When you meet Silvia Vassileva the first thing you notice is her infectious smile. And when she talks about being an artist, you can’t help being caught up in her excitement and love of art.
The soft sound of classical music drifts through her studio as she paints. “I love music. I don’t listen to songs – they are too short. Symphonies. That is the background music to my art.”
Art has been part of Silvia’s life since her days as a young schoolgirl in Bulgaria. “I had a wonderful childhood, I was in love with art, spending hours with big coffee table art books, summertime holidays drawing with chalk on the asphalt, and building sand castles on the beach.” At the age of 12 she passed an exam for an after-school painting program. After the very first class she knew she would become an artist.
Silvia talks with great love about her native Bulgaria, a place filled with artists and creativity. But it was also a place influenced, at the time, by a strict communist regime. “A lot can be said about a country oppressed by government and there is no doubt that it shaped my personality. I have a lot of appreciation for freedom. Bulgaria made me strong, I never take anything for granted.”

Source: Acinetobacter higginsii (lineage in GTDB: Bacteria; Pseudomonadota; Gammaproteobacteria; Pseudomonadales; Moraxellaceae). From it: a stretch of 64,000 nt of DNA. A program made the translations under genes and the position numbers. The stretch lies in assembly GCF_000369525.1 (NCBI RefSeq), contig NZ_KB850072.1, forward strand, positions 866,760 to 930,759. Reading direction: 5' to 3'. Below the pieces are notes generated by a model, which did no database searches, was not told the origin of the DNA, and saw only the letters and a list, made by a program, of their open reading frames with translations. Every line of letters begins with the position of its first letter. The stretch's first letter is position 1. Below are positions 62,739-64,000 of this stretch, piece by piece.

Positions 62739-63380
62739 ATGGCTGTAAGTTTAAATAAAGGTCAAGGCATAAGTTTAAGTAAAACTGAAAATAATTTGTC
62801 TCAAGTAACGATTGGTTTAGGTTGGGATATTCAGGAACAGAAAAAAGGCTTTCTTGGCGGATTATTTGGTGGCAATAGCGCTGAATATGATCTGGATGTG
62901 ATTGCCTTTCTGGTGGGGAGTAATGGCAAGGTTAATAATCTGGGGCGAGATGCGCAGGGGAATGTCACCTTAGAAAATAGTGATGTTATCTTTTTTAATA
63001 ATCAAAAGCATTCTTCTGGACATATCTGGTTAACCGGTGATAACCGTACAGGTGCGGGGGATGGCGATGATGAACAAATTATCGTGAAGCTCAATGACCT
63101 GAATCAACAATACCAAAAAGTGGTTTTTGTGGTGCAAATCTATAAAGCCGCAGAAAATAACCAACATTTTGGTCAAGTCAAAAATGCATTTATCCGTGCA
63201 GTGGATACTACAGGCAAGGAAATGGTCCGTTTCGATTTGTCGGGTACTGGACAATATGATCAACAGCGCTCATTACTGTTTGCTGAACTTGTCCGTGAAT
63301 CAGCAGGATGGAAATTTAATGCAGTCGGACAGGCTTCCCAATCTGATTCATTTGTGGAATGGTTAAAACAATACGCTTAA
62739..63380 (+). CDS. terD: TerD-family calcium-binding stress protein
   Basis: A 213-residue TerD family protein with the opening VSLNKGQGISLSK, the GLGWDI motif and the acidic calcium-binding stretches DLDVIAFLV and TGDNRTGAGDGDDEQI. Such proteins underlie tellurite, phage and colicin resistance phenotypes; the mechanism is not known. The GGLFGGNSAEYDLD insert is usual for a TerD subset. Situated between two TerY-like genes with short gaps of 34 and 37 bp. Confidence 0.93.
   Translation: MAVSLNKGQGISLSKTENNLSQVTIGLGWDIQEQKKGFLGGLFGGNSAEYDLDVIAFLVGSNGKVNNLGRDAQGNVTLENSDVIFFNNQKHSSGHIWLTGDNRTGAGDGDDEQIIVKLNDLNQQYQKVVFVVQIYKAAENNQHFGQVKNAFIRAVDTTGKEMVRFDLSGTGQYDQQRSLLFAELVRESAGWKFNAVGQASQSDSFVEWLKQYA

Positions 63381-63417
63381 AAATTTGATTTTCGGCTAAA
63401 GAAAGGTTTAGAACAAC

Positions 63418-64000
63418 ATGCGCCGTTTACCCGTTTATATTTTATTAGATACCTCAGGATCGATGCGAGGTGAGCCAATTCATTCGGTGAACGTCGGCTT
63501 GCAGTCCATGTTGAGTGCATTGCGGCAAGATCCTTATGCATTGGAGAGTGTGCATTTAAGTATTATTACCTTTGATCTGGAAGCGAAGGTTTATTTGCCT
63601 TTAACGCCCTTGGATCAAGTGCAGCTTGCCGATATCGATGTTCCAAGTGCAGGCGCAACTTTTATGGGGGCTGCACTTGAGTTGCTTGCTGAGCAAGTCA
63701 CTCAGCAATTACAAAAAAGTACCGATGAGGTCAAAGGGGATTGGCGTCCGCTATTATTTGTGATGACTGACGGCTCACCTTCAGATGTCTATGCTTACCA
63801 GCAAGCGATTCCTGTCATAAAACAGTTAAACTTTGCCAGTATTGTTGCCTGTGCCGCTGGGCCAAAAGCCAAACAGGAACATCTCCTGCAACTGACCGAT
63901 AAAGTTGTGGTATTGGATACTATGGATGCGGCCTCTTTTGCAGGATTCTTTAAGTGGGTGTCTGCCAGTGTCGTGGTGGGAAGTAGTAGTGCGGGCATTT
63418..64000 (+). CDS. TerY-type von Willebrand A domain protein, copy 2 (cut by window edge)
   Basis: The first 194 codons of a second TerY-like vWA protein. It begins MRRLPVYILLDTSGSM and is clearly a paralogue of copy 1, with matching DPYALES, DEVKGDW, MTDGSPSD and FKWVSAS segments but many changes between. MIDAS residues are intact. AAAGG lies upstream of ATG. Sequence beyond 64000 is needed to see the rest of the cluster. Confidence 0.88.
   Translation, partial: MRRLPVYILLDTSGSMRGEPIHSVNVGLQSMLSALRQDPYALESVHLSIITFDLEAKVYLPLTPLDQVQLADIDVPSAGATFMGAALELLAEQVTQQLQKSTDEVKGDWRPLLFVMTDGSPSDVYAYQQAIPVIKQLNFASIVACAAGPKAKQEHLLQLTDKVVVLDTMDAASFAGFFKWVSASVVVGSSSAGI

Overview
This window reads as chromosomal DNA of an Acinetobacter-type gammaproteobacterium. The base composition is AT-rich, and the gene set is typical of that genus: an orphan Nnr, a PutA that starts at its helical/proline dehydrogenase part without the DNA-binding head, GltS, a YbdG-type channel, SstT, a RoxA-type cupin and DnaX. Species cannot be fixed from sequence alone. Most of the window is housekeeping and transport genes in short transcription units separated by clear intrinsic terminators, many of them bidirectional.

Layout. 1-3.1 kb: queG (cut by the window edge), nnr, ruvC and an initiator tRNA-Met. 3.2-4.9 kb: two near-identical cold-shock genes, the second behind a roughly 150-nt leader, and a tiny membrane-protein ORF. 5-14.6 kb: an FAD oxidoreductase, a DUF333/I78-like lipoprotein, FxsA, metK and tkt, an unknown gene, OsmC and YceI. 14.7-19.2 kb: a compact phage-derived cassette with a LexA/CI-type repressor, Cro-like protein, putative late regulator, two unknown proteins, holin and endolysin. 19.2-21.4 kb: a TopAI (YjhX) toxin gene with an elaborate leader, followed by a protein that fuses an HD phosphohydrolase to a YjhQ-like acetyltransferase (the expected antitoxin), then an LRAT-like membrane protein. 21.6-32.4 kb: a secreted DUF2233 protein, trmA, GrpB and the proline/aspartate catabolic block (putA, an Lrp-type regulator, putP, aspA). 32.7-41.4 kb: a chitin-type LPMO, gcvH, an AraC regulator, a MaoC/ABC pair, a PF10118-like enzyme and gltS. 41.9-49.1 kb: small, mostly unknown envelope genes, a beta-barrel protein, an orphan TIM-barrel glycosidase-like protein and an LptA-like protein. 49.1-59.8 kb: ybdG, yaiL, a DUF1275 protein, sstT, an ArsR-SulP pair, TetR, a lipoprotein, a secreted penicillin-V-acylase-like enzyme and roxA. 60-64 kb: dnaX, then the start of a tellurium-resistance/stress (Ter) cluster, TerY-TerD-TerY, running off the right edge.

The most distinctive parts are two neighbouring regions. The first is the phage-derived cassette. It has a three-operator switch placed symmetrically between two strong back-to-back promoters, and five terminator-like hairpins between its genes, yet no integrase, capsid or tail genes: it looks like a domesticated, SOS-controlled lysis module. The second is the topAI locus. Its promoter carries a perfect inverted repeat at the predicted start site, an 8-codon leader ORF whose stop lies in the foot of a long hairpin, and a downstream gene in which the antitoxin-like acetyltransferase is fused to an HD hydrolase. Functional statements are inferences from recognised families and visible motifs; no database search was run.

After the fall of the communist regime, Silvia was offered the dream of a lifetime. Her husband was invited to work in Japan. His two year contract turned to six, and she spent those precious years immersed in the beauty of Japan. Her next adventure would take her to the United States when the family was transferred to San Diego – and so another land would begin to shape and mold her art.
“Adventure is so important. I have always wanted to see the world and so I travel. It’s like charging my batteries. The older I get, the more I want to charge them.”
Her love of travel is often seen in her art. From big city skylines to romantic European landscapes, her memories are passed on from paintbrush to canvas.
All of these moments, these adventures and changes, have shaped Silvia’s art. The elegance of Japanese woodblock prints, the dreamy architectural cityscapes and landscapes of her travels, the sense of freedom gained from oppression, all transfer to her paintings with every brush stroke.
Most of all Silvia wants you to experience emotion when you view her art. “I want the viewer to feel something when they look at my art. I interpret and translate what I see and feel into a painted language. That is most clearly seen in my abstracts, which are a pure expression of my emotions.”